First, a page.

Università di Roma Tre
Università di Roma "La Sapienza''
Fiorella De Rosis
Università di Bari
In this paper we present an ongoing project on the simulation of a dialog between two synthetic agents. Communication between speaker and listener involves multimodal behaviors such as the choice of words, intonation and paralinguistic parameters as for the vocal ones; facial expressions, gaze, gesture and body movements as for the non-verbal ones. The choice of each individual behavior, their mutual interaction and synchronization produce the richness and subtlety of human communication.
During the last years research on autonomous agents was enriched with a specific research area: the area of talking faces. Computer graphics techniques made it possible to create moving bodies and heads able to perform human-like lip movements and facial expression. The simulation of muscle contraction and skin elasticity gives 3D human head models a high degree of realism. The link between facial expression and intonation (PEL94b), and between facial expression and dialog situation (CAS94) have been studied, multimodal systems have been produced (Thorisson97, Rickel&Johnson98, Churchill.et.al.98) that simulate face-to-face conversation, and facial expression have been categorized on the basis of their communicative meanings (TAKEUCHI93,Binsted98).
In this work we aim at the construction of a conversational agent with an animated face that exhibits gaze communication. The literature on gaze (ARG76,EKM79a,Eibl-Eibesfeldt74) has shown that eyes provide a number of informations about the interactants' social relationships, emotions, conversational moves and so on. In a model presented in previous works (Pezzato&Poggi98,Pelachaud&Poggi98) we have tried to find out a lexicon of gaze behavior, that is a list of ``gaze-items'' where it is possible to settle a correspondence between each specific gaze signal and the meaning attached to it.
We have also tried to establish an alphabet of gaze, that is, to find out the physiological states (humidity, reddening, pupil dilation or so) and the muscular movements of the eye region (eyebrow raising, frowning, eye opening, eye direction...) that are relevant in the production of gaze-items. For example, when one is referring to a very little thing s/he can squeeze eyes: so, in our lexicon of eyes, the signal part of this item can be described as: ``middle closed eyes with tense eyelids'', while the meaning part can be described as: ``small, little (even conceptually); it can be attributed to subtle objects or ideas''. Another case: a frown may described, from the signal side, as: ``inner parts of the eyebrows lowered and closer'', and from the meaning side as ``I am concentrating''. Take finally the case in which a Speaker emphasizes the comment of one's sentence by raising eyebrows: here the signal is: ``eyebrows raised, eyes wide open'', and the meaning is: ``I inform you that this is the focused part of my sentence''.
If eye communication may be viewed as a lexicon, for each of these eye lexical items we may provide a formal representation of the meaning and a formal representation of the signal. We view the meaning of each eye lexical item as a conjunction of cognitive units, that is of logical propositions representing the agent's goals Goals and Beliefs; as for the signal side, eyes muscular movements correspond to the Action Units (Aus) found by Ekman's FACS (EKM78a), while some physiological states like humidity or reddening may be implemented through computer graphics techniques. In this work we will present the analysis in terms of cognitive units of some meanings typically conveyed through eye communication. For instance, the act of pointing by gaze, some meta-cognitive information like ``I am thinking'' or ``I am trying to remember'', performatives like imploring, defiant or reproaching gaze and turn-taking devices like gazing to request speaking turn; finally, gaze that conveys social emotions, say, an adoring gaze or a scornful gaze, and non social emotions, like the eyebrow raising of surprise.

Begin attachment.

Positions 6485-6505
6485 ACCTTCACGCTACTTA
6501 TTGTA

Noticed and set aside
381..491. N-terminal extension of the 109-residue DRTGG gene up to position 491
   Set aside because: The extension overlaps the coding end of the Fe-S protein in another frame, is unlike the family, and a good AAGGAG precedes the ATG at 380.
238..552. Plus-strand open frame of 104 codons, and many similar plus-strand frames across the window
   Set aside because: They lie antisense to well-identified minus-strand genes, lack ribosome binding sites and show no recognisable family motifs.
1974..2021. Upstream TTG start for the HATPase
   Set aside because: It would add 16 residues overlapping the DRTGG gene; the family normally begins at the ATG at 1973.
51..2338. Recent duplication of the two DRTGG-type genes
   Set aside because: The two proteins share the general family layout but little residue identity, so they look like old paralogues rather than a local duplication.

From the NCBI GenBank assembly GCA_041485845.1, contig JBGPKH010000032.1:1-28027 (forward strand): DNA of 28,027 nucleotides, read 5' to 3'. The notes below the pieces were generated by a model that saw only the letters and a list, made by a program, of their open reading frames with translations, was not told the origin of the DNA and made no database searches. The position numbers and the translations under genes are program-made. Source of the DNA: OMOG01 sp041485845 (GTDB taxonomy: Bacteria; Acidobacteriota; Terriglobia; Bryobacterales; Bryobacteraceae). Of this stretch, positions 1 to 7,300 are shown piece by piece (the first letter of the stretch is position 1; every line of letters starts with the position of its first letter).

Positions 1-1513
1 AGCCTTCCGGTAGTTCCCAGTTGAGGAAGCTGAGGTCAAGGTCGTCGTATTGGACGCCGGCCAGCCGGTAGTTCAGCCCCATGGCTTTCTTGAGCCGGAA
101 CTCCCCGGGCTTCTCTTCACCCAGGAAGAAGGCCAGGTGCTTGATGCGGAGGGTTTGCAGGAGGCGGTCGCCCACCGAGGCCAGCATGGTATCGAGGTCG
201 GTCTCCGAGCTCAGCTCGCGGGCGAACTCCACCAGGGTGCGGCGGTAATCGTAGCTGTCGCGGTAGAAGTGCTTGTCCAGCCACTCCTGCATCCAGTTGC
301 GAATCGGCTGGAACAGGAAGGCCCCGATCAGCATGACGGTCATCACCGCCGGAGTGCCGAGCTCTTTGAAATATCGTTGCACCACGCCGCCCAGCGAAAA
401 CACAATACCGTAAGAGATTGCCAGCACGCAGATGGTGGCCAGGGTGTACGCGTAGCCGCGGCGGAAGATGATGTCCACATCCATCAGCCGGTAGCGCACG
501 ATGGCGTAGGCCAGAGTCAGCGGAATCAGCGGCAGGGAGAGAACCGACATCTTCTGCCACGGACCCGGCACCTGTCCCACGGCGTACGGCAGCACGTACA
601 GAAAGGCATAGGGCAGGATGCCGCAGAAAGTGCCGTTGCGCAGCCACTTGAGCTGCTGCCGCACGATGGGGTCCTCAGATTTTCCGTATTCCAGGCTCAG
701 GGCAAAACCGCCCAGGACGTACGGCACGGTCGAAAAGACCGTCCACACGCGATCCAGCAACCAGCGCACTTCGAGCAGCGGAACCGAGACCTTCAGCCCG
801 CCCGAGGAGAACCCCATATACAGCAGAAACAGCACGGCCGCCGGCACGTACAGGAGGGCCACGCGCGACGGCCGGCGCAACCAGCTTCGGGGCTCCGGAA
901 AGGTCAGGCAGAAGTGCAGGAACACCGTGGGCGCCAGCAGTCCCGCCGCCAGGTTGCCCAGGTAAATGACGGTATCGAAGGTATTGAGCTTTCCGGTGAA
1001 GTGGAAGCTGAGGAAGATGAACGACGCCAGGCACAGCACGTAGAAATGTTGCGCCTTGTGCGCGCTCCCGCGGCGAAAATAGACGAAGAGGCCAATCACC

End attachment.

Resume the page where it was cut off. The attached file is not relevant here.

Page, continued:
We categorize facial expressions and gaze in terms of their communicative functions rather than of their appearance, and we provide a cognitive representation of those semantic and communicative functions. This representation of the meaning of multimodal communication acts is the starting point to define a set of inference rules describing the``mental'' process ongoing in the speaker while communicating with the listener and the way that the listener will interpret the received communication. These rules take into account the Speaker's representation of the context at hand, including the power relation between Speaker and Listener and a model of the Listener's cognitive capacity and personality.
The final goal of this research is to build life-like characters with talking faces and capable of various forms of expressive and communicative behavior; to this aim, after representing multimodal communicative acts in terms of the mental states (de Rosis.et.al.99) that lead the speaker to perform them, we will formalize the reasoning process that leads a character with a given mental state and a given image of the interlocutor's mental state to perform a particular communicative act. We will formalize, as well, the way that the interlocutor will react to a given communication, by updating his/her own mental state, as a function of the way that communication is interpreted. This work thus sets up some building blocks of a theory about planned multimodal communication in systems of ``believable'' agents.
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